void colour2_poly()
    {
cout<<setfillsytle(SOLID_FILL,BLUE);
	   }
};
class green:public hexa
{
 int a3=(x1=x=30,y1=y=135),b1=(x2,y2),c1=(x3,y3),d1=(x4,y4),e1=(x5,y5),f1=(x6,y6);
int a7=(x1=x=140,y1=y=75),b1=(x2,y2),c1=(x3,y3),d1=(x4,y4),e1=(x5,y5),f1=(x6,y6);
 

 int ptr3[14]={a3,b3,c3,e3,f3,a3};
 int ptr7[14]={a7,b7,c7,e7,f7,a7};
 
void draw3_poly()
  {
  cout<<drawpoly(7,ptr3);
   cout<<drawpoly(7,ptr7);
}
void colour3_poly()
    {
cout<<setfillsytle(SOLID_FILL,GREEN);
	   }
};
class yellow:public hexa
{
 int a4=(x1=x=85,y1=y=105),b1=(x2,y2),c1=(x3,y3),d1=(x4,y4),e1=(x5,y5),f1=(x6,y6);
 int a5=(x1=x=85,y1=y=-15),b1=(x2,y2),c1=(x3,y3),d1=(x4,y4),e1=(x5,y5),f1=(x6,y6);
 
 int ptr4[14]={a4,b4,c4,e4,f4,a4};
 int ptr5[14]={a5,b5,c5,e5,f5,a5};
 

 void draw4_poly()
  {
 
   cout<<drawpoly(7,ptr4);
   cout<<drawpoly(7,ptr5);
 }
 
void colour4_poly()
    {
cout<<setfillsytle(SOLID_FILL,YELLOW);
	   }
};
main()
{
char colour,red,blue,green,yellow;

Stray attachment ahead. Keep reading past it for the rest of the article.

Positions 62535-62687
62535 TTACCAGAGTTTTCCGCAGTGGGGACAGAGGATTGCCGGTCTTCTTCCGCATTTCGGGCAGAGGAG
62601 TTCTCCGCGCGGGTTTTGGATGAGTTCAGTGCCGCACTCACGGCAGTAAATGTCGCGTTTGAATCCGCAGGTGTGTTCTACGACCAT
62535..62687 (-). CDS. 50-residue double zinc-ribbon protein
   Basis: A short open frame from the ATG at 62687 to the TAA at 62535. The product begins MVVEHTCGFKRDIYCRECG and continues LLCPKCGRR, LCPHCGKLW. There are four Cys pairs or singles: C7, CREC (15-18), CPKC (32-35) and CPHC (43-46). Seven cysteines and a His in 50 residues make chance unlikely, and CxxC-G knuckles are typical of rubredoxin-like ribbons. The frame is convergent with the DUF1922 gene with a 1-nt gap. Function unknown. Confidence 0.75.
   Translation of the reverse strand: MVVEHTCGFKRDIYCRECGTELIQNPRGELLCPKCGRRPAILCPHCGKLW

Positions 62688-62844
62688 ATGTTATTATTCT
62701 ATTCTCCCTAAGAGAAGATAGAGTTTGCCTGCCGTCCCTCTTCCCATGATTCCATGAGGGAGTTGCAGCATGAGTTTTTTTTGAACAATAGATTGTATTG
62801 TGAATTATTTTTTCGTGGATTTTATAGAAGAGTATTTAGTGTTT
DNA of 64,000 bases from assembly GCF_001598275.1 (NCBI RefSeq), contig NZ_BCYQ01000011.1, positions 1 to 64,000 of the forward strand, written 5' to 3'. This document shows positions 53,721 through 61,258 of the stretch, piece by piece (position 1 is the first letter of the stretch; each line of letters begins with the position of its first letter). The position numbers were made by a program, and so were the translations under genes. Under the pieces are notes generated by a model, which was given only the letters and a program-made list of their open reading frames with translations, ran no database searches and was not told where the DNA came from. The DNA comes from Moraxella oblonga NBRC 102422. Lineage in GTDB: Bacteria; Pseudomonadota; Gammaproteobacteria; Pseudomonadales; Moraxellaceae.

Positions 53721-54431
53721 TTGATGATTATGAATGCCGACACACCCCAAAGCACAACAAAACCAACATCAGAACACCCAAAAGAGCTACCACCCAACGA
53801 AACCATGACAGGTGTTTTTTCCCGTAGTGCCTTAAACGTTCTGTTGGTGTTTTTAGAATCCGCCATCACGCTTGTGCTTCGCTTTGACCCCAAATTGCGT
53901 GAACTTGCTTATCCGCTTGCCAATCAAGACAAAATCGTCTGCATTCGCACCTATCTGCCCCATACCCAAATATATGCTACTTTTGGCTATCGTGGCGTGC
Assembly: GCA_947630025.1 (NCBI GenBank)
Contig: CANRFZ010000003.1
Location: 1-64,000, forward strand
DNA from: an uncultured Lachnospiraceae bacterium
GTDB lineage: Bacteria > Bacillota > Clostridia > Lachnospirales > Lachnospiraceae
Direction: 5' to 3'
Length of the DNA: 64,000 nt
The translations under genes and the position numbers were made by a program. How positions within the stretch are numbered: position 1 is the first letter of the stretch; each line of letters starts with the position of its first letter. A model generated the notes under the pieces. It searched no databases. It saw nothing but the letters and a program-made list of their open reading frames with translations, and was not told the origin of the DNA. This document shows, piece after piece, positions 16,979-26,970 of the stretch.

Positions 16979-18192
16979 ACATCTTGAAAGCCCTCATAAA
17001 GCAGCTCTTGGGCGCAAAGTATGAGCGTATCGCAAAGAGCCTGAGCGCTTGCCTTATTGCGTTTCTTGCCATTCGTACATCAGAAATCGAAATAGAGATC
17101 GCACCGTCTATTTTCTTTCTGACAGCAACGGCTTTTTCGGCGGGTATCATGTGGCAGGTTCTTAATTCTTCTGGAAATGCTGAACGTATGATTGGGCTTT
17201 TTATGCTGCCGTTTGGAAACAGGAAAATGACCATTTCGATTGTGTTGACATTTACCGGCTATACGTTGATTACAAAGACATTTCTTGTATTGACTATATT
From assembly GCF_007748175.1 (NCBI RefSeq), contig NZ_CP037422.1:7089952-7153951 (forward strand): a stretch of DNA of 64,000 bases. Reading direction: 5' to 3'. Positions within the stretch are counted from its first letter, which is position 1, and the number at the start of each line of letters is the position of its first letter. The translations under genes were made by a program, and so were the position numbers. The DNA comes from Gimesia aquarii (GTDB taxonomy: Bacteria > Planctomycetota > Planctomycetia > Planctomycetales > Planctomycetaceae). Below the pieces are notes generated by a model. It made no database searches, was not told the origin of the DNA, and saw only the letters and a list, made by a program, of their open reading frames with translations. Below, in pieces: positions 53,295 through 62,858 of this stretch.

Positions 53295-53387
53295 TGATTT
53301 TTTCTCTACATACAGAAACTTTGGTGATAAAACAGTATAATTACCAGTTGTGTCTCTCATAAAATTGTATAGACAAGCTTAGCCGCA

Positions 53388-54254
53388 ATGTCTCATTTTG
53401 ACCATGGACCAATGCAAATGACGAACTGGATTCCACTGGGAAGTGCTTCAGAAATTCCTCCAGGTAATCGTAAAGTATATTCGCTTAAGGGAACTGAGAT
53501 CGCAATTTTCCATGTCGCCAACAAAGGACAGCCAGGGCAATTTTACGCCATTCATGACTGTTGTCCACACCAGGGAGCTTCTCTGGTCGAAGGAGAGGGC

hexa c;
red c1;
blue c2;
green c3;
yellow c4;
   int gd=DETECT,gm;
   initgraph(&gd, &gm, "C:\\TurboC3\\BGI");
 
c.disp();
c.set();
c1.draw1_poly();
c2.draw2_poly();
c3.draw3_poly();
c4.draw4_poly();
 
cout<<"***********************************";
cout<<"enter the colour";
cout<<"***********************************";
cout<<1. red<<endl<<2. blue<<endl<<3. green<<endl<<4. yellow;
 
if (colour==red)
{
c1.colour1_poly();
}
else if(colour==blue)
{
c2.colour2_poly();
}
else if(colour==green)
{
c3.colour3_poly();
{
else (colour==yellow)
{
c4.colour4_poly();
}
 
   getch();
   closegraph();
   return 0;
 

}
Posted 3-Dec-12 19:40pm
Edited 3-Dec-12 23:15pm
v3
Comments
Expert Coming at 4-Dec-12 0:45am
   
Umm... What?
garima alreja at 4-Dec-12 0:51am
   
plz help me give me idea how to implement ,make c++ program using oops +graphics .. :(
garima alreja at 4-Dec-12 1:16am
   
Content moved to OP's question.
garima alreja at 4-Dec-12 1:20am